I think that this appeal must fail except so far as the action against the defendant Pywell is concerned. As I understand that all your Lordships are agreed upon the latter point, I will confine what I have to say to the case against the defendants East Elloe Rural District Council, Ministry of Health and Ministry of Housing and Local Government.

The relief that the Appellant seeks against them in her action depends wholly on her ability to establish that a Compulsory Purchase Order dated 27th August, 1948, made by the Rural District Council and confirmed by the Minister was invalid. I do not wish to beg any question by using the word invalid. I mean that she has to show that in the eyes of the law this Compulsory Purchase Order was not effective to confer upon the Rural District Council the authority to enter upon her land, which they certainly would not have possessed without the making of the Order. It follows, therefore, that her action must stand or fall by her ability to question this Compulsory Purchase Order in the legal proceedings.

But the act of questioning a Compulsory Purchase Order in legal proceedings is what is dealt with under those very words in paragraphs 15 and 16 of Part IV of the First Schedule of the Acquisition of Land (Authorisation Procedure) Act, 1946: and the defendants say that having regard to the provisions of those paragraphs it is not open to the Appellant by a writ issued in July, 1954, to question a Compulsory Purchase Order made in August, 1948.

The provisions of the two paragraphs in question have been set out in full in the speech of the noble Lord on the Woolsack, and I do not repeat them. If, as is obvious, her proceedings are not within the brief measure of time allowed by paragraph 15, I am bound to say that I think that she faces a very great difficulty in showing that what appears to be the absolute prohibition, shall not ... be questioned in any legal proceedings whatsoever, is to be understood in a Court of Law as amounting to something much less than such a prohibition. It is quite true, as is said, that these are merely general words : but then, unless there is some compelling reason to the contrary, I should be inclined to regard general words as the most apt to produce a corresponding general result.

Now, the Appellant says that the reason for an exception being made in her case lies in the fact that, as her writ shows, she intends to establish that the Compulsory Purchase Order in question was made and confirmed in bad faith; and that, when such a plea is raised, it is the duty of a Court of Law so to interpret the apparently general words used by Parliament as not to apply them to legal proceedings that are designed to determine that issue. It is because I do not think that the law either requires or entitles us to adopt such a method of construing an Act of Parliament that, in my opinion, the Appellant's action must be stopped.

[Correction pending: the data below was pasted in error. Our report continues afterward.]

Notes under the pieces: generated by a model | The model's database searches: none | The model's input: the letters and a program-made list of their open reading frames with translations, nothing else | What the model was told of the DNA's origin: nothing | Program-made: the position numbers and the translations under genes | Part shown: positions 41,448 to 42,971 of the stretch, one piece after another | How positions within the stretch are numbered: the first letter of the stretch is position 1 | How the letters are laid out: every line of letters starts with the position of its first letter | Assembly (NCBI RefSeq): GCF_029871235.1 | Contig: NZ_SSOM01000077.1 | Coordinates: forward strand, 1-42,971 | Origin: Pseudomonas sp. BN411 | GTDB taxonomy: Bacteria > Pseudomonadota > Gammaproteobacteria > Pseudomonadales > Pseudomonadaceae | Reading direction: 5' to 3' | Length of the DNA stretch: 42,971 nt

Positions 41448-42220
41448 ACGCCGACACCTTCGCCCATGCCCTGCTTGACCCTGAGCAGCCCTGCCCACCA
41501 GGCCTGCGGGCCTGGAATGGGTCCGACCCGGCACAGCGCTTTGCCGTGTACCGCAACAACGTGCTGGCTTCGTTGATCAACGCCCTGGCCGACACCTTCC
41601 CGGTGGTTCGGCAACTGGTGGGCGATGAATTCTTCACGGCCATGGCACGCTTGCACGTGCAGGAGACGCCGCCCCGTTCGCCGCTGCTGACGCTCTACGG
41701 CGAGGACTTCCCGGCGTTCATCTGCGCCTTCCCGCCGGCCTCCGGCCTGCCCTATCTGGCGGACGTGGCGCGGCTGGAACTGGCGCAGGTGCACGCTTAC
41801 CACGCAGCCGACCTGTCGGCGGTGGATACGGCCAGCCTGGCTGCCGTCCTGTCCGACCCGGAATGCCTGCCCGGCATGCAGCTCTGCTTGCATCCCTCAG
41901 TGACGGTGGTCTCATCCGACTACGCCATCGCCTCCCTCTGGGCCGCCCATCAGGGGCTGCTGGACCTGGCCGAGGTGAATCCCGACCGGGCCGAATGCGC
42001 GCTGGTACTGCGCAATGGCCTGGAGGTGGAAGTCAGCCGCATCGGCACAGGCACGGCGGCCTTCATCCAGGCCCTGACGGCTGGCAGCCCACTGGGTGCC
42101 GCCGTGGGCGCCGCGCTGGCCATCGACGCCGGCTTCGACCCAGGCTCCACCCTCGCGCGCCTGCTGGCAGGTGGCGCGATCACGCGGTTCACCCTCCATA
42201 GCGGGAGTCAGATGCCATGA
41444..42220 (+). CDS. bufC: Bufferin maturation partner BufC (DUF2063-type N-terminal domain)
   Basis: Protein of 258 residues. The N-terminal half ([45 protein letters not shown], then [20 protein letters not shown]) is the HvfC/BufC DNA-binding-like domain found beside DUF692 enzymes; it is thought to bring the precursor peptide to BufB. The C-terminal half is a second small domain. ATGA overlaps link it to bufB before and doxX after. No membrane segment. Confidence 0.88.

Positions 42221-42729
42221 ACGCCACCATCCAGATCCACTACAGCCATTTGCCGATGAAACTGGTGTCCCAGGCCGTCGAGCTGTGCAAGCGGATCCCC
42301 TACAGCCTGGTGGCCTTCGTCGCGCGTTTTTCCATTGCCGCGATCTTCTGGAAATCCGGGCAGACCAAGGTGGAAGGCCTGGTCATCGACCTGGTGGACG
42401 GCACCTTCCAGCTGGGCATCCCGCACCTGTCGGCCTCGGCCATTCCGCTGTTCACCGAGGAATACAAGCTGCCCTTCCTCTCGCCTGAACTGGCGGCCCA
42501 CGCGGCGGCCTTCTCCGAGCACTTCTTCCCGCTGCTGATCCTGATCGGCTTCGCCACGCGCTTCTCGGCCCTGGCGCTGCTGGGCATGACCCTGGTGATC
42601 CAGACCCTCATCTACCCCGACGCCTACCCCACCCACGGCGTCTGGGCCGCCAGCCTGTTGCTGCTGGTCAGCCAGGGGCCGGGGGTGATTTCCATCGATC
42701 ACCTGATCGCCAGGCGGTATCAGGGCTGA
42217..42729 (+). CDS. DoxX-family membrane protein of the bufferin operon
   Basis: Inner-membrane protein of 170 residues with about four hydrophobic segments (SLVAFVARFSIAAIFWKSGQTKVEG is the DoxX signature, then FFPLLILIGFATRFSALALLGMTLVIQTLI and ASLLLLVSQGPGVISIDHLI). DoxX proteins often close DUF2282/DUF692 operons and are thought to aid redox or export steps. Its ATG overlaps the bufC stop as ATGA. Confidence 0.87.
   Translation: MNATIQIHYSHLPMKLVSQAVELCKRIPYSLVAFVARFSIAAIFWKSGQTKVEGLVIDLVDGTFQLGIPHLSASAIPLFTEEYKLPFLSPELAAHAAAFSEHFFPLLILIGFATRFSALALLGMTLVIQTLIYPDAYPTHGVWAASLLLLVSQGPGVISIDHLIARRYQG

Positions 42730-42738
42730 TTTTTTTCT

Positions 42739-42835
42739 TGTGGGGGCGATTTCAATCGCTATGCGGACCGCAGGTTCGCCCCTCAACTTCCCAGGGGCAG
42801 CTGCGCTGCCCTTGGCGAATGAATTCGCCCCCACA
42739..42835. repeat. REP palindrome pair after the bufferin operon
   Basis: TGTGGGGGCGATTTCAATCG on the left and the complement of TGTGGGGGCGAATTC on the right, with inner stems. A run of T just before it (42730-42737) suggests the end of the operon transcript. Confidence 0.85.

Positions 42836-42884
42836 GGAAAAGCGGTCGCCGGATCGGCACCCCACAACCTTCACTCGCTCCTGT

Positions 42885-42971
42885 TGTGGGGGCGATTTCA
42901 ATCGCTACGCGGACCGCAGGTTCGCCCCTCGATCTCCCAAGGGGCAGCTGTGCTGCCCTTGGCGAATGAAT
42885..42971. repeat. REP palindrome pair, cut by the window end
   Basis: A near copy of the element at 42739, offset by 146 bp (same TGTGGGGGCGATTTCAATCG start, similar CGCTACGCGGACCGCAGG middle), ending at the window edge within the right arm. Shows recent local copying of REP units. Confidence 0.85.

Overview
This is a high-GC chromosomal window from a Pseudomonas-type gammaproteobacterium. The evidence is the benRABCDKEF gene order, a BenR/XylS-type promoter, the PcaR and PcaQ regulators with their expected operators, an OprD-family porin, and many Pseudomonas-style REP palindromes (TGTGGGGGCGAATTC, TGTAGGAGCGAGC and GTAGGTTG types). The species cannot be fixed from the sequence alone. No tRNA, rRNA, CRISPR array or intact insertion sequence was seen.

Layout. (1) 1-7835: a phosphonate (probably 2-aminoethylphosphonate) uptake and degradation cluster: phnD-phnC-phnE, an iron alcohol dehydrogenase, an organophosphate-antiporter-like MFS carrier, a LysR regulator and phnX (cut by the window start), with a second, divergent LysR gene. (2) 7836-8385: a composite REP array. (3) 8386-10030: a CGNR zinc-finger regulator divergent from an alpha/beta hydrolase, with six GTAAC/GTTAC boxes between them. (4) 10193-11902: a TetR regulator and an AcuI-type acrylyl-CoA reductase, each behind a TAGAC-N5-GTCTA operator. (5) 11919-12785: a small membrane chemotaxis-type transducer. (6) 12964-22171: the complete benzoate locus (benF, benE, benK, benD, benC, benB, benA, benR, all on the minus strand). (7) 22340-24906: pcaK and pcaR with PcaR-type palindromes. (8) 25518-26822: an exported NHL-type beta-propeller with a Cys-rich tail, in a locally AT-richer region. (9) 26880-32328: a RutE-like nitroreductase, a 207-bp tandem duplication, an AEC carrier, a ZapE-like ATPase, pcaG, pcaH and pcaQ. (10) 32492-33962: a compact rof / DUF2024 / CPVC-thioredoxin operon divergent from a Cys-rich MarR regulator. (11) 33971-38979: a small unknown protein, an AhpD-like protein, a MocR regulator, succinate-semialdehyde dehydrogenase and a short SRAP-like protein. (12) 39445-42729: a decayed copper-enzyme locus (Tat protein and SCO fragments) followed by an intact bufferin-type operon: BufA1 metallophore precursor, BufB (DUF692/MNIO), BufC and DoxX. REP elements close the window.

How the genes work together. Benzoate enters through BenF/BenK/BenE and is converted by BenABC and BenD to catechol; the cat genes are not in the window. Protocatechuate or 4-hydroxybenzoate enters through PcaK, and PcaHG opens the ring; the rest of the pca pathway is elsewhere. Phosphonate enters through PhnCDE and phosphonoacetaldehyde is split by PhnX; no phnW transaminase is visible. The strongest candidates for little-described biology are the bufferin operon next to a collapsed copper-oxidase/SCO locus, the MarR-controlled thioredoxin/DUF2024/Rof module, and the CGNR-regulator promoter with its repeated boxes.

Of course, it is well known that Courts of Law have always exercised a certain authority to restrain the abuse of statutory powers. Such powers are not conferred for the private advantage of their holders. They are given for certain limited purposes, which the holders are not entitled to depart from: and if the authority that confers them prescribes, explicitly orby implication, certain conditions as to their exercise, those conditions ought to be adhered to. It is, or may be, an abuse of power not to observe the conditions. It is certainly an abuse of power to seek to exercise it when the statute relied upon does not truly confer it, and the invalidity of the act does not depend in any way upon the question whether the person concerned knows or does not know that he is acting ultra vires. It is an abuse of power to exercise it for a purpose different from that for which it is entrusted to the holder, not the less because he may be acting ostensibly for the authorised purpose. Probably most of the recognised grounds of invalidity could be brought under this head: the introduction of illegitimate considerations, the rejection of legitimate ones, manifest unreasonableness, arbitrary or capricious conduct, the motive of personal advantage or the gratification of personal ill-will. However that may be, an exercise of power in bad faith does not seem to me to have any special pre-eminence of its own among the causes that make for invalidity. It is one of several instances of abuse of power and it may or may not be involved in several of the recognised grounds that I have mentioned. Indeed, I think it plain that the Courts have often been content to allow such circumstances, if established, to speak for themselves rather than to press the issue to a finding that the group of persons responsible for the exercise of the power have actually proceeded in bad faith.